Howards End cover

Howards End

Edward M. Forster (1879-1970)

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1. Chapter 01
2. Chapter 02
3. Chapter 03
4. Chapter 04
5. Chapter 05
6. Chapter 06
7. Chapter 07
8. Chapter 08
9. Chapter 09
10. Chapter 10
11. Chapter 11
12. Chapter 12
13. Chapter 13
14. Chapter 14
15. Chapter 15
16. Chapter 16
17. Chapter 17
18. Chapter 18
19. Chapter 19
20. Chapter 20
21. Chapter 21
22. Chapter 22
23. Chapter 23
24. Chapter 24
25. Chapter 25
26. Chapter 26
27. Chapter 27
28. Chapter 28
29. Chapter 29
30. Chapter 30
31. Chapter 31
32. Chapter 32
33. Chapter 33
34. Chapter 34
35. Chapter 35
36. Chapter 36
37. Chapter 37
38. Chapter 38
39. Chapter 39
40. Chapter 40
41. Chapter 41
42. Chapter 42
43. Chapter 43
44. Chapter 44

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Genres

Summary

It's sad, but true to say that today Edward Morgan Forster's works are known more from their film and television adaptations rather than from their original novels. Yet, these adaptations have spurred many a fascinated viewer into going back to the library and finding the book that the film or miniseries was based on and this is ultimately the power of Forster's literary appeal. Howard's End was published in 1910 and it marked Forster's first taste of critical and commercial success. He had published three other novels earlier, Where Angels Fear To Tread (1905), The Longest Journey (1907) and A Room With a View (1908) but none of them had been received with so much acclaim. The plot concerns two sisters, Margaret and Helen Schlegel, wealthy, independent and intellectual, who enjoy a privileged life filled with music, theatre, literature and art. Their lively group of friends meets often to discuss the questions of the day with passion and exuberance. Helen meets Paul Wilcox, the son of a commercially successful businessman, Henry Wilcox, and falls in love with him. However, the affair ends badly and the Schlegel sisters slip back into their routine. Another chance meeting at a concert brings Helen in contact with the poor, but socially aspiring bank employee, Leonard Bast. Meanwhile, the sisters are taken aback when the Wilcoxes move into a flat opposite theirs. Margaret and Mrs. Wilcox strike up a deep and spiritual friendship. When Mrs. Wilcox suddenly dies, her materialistic family finds a scribbled note in which she has left her beautiful country home, Howard's End to Margaret. What follows is the soul stirring collision between the three points of view represented by these sets of people. The intricately woven plot, with its multiple strands constantly meeting, parting, clashing and dissolving into each other, makes Howard's End an unforgettable and very poignant exploration of our moral universe. One of the prophetic questions it asks and gets no answers for is “Who shall inherit our England?” which foreshadows the great social shifts following the Great Wars. There are some beautiful, evocative passages in the book, as in Helen's experience of Beethoven's Fifth where she imagines “goblins marching across the world.”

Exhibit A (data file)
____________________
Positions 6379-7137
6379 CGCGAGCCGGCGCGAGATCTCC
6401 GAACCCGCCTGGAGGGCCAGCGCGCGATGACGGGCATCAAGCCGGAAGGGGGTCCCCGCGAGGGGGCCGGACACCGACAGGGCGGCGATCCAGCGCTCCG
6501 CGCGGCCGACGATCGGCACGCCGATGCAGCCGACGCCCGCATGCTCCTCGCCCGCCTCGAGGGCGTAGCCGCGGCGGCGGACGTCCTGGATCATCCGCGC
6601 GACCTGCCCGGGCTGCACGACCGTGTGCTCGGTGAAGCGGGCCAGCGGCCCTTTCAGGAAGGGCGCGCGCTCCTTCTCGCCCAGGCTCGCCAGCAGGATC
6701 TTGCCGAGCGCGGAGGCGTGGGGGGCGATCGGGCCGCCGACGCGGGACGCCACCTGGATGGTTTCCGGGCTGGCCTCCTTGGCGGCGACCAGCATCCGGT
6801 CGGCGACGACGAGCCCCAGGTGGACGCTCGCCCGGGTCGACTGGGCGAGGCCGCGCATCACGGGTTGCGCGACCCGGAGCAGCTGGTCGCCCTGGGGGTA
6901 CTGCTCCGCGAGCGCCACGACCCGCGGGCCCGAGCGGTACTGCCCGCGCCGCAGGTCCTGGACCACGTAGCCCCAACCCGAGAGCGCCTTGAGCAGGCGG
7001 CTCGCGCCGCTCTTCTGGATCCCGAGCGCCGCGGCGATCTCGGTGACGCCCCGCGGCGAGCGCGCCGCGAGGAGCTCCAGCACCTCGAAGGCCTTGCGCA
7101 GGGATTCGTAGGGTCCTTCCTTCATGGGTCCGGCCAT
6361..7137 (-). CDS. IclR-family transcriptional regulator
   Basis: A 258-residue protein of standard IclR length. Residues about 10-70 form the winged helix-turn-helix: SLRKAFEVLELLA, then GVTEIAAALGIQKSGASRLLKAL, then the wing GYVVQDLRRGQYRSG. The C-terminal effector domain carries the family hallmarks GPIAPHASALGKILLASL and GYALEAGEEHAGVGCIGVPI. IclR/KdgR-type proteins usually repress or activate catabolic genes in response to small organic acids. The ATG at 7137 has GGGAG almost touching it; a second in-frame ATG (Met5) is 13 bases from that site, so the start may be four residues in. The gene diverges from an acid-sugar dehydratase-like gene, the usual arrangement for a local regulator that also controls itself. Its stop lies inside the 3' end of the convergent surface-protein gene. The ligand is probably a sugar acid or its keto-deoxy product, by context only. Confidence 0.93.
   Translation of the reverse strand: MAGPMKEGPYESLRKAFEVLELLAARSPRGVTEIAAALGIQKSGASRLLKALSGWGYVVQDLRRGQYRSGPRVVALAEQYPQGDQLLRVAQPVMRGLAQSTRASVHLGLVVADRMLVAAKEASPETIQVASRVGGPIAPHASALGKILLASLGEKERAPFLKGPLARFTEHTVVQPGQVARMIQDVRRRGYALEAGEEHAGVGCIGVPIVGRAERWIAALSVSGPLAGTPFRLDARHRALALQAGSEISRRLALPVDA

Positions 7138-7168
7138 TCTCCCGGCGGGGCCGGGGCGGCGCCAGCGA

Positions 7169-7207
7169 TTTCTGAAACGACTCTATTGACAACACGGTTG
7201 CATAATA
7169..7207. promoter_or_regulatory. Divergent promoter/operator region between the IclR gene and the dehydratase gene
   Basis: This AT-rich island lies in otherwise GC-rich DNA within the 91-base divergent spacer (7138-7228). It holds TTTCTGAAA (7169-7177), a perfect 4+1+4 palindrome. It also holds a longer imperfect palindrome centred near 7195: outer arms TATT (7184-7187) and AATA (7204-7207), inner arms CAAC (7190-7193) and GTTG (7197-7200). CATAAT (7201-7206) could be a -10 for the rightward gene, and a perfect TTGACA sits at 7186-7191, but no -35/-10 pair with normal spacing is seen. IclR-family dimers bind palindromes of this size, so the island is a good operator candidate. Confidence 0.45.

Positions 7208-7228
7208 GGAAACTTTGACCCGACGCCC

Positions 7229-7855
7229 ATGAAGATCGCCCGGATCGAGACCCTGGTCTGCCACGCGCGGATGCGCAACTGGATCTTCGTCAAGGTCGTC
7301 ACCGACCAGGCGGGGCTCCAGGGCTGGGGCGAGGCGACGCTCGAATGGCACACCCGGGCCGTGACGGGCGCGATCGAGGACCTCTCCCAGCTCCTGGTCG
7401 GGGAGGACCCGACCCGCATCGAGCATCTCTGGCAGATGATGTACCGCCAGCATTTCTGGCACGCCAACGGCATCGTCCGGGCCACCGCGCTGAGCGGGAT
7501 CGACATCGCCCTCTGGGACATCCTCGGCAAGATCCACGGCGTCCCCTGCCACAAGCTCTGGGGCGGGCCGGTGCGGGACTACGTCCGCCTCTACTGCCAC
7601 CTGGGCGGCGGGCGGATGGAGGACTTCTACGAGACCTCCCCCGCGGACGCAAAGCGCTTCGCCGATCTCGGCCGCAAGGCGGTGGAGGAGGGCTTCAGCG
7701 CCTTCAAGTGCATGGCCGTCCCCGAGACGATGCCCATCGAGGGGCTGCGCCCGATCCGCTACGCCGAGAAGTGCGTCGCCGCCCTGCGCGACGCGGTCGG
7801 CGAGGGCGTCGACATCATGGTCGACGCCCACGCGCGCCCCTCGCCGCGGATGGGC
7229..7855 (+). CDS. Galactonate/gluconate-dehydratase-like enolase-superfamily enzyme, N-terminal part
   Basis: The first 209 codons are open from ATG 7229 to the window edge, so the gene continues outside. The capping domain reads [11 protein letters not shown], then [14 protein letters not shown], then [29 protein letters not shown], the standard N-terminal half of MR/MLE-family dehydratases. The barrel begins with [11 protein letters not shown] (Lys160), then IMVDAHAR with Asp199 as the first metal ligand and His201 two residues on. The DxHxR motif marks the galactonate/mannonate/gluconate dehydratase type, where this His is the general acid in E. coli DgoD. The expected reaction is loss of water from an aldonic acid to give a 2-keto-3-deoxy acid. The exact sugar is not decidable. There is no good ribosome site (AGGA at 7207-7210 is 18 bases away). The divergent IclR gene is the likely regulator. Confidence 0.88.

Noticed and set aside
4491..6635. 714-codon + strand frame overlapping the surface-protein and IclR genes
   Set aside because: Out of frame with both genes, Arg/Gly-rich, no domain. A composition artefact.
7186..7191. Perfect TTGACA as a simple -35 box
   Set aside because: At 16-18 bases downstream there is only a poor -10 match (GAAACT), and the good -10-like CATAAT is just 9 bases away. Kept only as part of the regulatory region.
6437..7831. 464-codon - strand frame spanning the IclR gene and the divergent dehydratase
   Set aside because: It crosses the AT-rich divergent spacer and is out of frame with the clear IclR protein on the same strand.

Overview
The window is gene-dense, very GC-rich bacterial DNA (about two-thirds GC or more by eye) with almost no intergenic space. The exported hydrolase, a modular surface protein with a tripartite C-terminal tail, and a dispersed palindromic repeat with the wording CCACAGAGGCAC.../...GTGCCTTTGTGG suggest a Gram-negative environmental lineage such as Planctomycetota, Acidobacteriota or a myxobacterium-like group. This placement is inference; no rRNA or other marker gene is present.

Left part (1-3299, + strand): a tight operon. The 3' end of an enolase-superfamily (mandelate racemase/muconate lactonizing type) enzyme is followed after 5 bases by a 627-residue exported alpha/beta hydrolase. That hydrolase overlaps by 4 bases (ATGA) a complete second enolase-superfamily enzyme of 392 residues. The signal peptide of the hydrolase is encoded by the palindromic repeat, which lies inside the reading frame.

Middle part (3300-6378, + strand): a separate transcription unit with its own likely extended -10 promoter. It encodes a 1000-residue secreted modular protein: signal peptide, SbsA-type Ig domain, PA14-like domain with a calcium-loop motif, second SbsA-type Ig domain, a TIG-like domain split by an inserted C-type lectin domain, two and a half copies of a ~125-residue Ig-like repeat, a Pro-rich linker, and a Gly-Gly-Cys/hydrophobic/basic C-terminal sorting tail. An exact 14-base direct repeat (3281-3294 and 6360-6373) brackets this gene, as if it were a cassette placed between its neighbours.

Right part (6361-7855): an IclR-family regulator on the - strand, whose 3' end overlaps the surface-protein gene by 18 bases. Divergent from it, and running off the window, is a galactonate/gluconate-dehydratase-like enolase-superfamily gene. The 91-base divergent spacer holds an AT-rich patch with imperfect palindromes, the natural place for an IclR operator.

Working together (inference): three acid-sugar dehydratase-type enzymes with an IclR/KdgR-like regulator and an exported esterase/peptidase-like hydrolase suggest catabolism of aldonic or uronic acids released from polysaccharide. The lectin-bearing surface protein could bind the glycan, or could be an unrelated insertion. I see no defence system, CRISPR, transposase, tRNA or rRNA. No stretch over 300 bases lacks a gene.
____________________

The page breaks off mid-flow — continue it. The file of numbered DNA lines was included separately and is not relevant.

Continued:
Reviews

Chris

Beautifully read. Thank you Elizabeth.

Maya

- Review (correction)

Excellent reader! English isn't my mother-tongue. So I listen to books for children to improve my understanding. She speaks very clear and not too fast either.

jude

- review

The book put me to sleep a few times but the reader was exceptional.

nalan

It is wonderful. The subject is different. I am really excited while I was listening.I read many audioboks but I recommend it . READER İS PERFECT.

Absolutely perfect.

Wonderful reading by Elizabeth Klett